\[\nabla_\theta J(\theta) = \nabla_\theta\int \underbrace{\pi_\theta(\tau)}_\text{probability} \underbrace{r(\tau)}_{\substack{\text{random} \\ \text{variable}}} \mathrm{d}\tau\]

Then, we can move the gradient operator into the integral since we’re taking the gradient with respect to the parameters $\theta$, not the trajectory $\tau$.

\[\nabla_\theta J(\theta) = \int \nabla_\theta\pi_\theta(\tau) r(\tau) \mathrm{d}\tau\]

We need to convert this equation back into an expectation somehow so we can use Monte Carlo estimation to approximate it. Fortunately, we can use the following logarithm identity (read backwards) to accomplish this.

\[f(x) \nabla \log f(x) = f(x)\frac{\nabla f(x)}{f(x)} = \nabla f(x)\]

Now we just replace $f(x)$ with $\pi_\theta(\tau)$ and use the identity.

\[\int \nabla_\theta\pi_\theta(\tau) r(\tau) \mathrm{d}\tau=\int \pi_\theta(\tau)\nabla_\theta\log\pi_\theta(\tau) r(\tau) \mathrm{d}\tau\]

Now we can convert this back into an expectation!

\[\int \underbrace{\pi_\theta(\tau)}_\text{probability} \underbrace{\nabla_\theta\log\pi_\theta(\tau) r(\tau)}_\text{random variable} \mathrm{d}\tau = \mathbb{E}_{\tau\sim\pi_\theta(\tau)} [\nabla_\theta\log\pi_\theta(\tau)r(\tau)]\]

This gives us the gradient of our policy quality function!

\[\nabla_\theta J(\theta) = \mathbb{E}_{\tau\sim\pi_\theta(\tau)} [\nabla_\theta\log\pi_\theta(\tau)r(\tau)]\]

The last thing that remains is applying the gradient to $\log\pi_\theta(\tau)$ so that we can write $\nabla_\theta J(\theta)$ in terms of $\pi_\theta(a\vert s)$, i.e., our policy network! Taking the gradient of this just means using backpropagation on our policy network!

According to our notation substitution, we can replace $\tau$ with $(s_1, a_1, \dots, s_T, a_T)$

\[\pi_\theta(\tau) = \pi_\theta(s_1, a_1, \dots, s_T, a_T)\]

Now we need to write $\pi_\theta(s_1, a_1, \dots, s_T, a_T)$ in terms of $\pi_\theta(a\vert s)$. Intuitively, $\pi_\theta(s_1, a_1, \dots, s_T, a_T)$ represents the likelihood of this trajectory so we can expand it using probability theory.

\[\pi_\theta(s_1, a_1, \dots, s_T, a_T) = p(s_1)\prod_{t=1}^T\pi_\theta(a_t\vert s_t)p(s_{t+1}\vert s_t, a_t)\]

In words, we’re expanding the probability of observing a particular trajectory $s_1, a_1, \dots, s_T, a_T$. The first term is the probability of the starting state $s_1$. The product operator computes the overall probability of all of the transitions. To transition to a new state $s_{t+1}$, we need to take an action in the current state, but, since our policy is stochastic instead of deterministic, we use the policy $\pi_\theta(a_t\vert s_t)$ to give us the probability of taking action $a_t$. Now that we have a representation of the action, we can use the transition function $p(s_{t+1}\vert s_t, a_t)$ to compute the probability of the next state. Combining all of these together, we get the overall probability of observing the trajectory.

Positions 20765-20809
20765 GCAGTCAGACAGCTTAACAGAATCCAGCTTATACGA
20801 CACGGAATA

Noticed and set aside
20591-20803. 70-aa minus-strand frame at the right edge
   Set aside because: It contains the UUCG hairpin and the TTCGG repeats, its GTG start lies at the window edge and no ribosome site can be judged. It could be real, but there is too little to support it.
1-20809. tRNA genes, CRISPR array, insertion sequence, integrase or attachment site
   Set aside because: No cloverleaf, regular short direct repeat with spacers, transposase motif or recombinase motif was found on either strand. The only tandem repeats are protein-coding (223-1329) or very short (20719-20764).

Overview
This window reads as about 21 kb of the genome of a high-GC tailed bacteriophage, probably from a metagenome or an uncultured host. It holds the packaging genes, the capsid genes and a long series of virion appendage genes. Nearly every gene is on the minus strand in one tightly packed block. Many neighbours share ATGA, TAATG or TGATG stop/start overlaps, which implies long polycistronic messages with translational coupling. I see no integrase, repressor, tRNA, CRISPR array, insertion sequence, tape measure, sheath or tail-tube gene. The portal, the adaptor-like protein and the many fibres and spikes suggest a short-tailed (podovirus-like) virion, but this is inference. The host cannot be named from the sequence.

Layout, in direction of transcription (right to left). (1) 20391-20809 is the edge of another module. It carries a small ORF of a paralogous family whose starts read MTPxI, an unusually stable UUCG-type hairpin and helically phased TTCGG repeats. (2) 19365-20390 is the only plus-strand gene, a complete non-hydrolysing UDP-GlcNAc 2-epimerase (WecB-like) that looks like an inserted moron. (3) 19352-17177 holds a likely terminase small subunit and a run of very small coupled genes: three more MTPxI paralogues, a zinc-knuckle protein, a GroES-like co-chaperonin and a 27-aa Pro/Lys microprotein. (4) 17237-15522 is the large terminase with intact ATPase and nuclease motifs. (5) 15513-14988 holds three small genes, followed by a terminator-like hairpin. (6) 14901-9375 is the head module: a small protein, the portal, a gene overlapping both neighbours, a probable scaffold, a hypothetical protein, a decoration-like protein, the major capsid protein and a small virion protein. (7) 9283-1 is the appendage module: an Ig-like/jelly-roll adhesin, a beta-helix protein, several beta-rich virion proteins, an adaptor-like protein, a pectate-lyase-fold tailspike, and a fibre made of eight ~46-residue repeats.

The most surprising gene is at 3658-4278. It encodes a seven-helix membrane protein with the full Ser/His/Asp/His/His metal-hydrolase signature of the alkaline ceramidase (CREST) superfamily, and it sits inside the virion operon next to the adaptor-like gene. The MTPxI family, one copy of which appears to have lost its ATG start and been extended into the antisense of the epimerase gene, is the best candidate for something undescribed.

For numerical stability, i.e., to prevent underflow, we take the logarithm of both sides, and multiplication becomes log addition.

\[\log\pi_\theta(s_1, a_1, \dots, s_T, a_T) = \log p(s_1)+\sum_{t=1}^T\bigg[\log\pi_\theta(a_t\vert s_t)+\log p(s_{t+1}\vert s_t, a_t)\bigg]\]

Finally, we can take the gradient of both sides. Notice that the first and last terms on the right-hand side are not a function of $\theta$ so they can be removed.

\[\require{cancel}\] \[\nabla_\theta\log\pi_\theta(s_1, a_1, \dots, s_T, a_T) = \nabla_\theta\bigg(\cancel{\log p(s_1)}+\sum_{t=1}^T\bigg[\log\pi_\theta(a_t\vert s_t)+\cancel{\log p(s_{t+1}\vert s_t, a_t)}\bigg]\bigg)\]

Then we can move the gradient operator inside of the sum, and we’re left with the following.

\[\nabla_\theta\log\pi_\theta(s_1, a_1, \dots, s_T, a_T) = \sum_{t=1}^T\nabla_\theta\log\pi_\theta(a_t\vert s_t)\]

Notice that we’ve effectively arrived at a maximum likelihood estimate using log likelihoods! This is because $\pi_\theta(s_1, a_1, \dots, s_T, a_T)$ just computes the likelihood of the trajectory $s_1, a_1, \dots, s_T, a_T$.

Now we’ve represented $\nabla_\theta\log\pi_\theta(\tau)$ in terms of $\pi_\theta(a_t\vert s_t)$ and we can finish writing the full policy gradient! Recall the gradient of $J(\theta)$.

\[\nabla_\theta J(\theta) = \mathbb{E}_{\tau\sim\pi_\theta(\tau)} [\nabla_\theta\log\pi_\theta(\tau)r(\tau)]\]

Fully expanded, we arrive at the following.

\[\nabla_\theta J(\theta) = \mathbb{E}_{\tau\sim\pi_\theta(\tau)}\bigg[ \bigg( \sum_{t=1}^T\nabla_\theta\log\pi_\theta(a_t\vert s_t) \bigg) \bigg( \sum_{t=1}^T r(s_t, a_t) \bigg) \bigg]\]

Let me take a second and explain this intuitively in its two sums.

\[\nabla_\theta J(\theta) = \mathbb{E}_{\tau\sim\pi_\theta(\tau)}\bigg[ \underbrace{\bigg( \sum_{t=1}^T\nabla_\theta\log\pi_\theta(a_t\vert s_t) \bigg)}_{\text{maximum log likelihood}} \underbrace{\bigg( \sum_{t=1}^T r(s_t, a_t) \bigg)}_{\text{reward for this episode}} \bigg]\]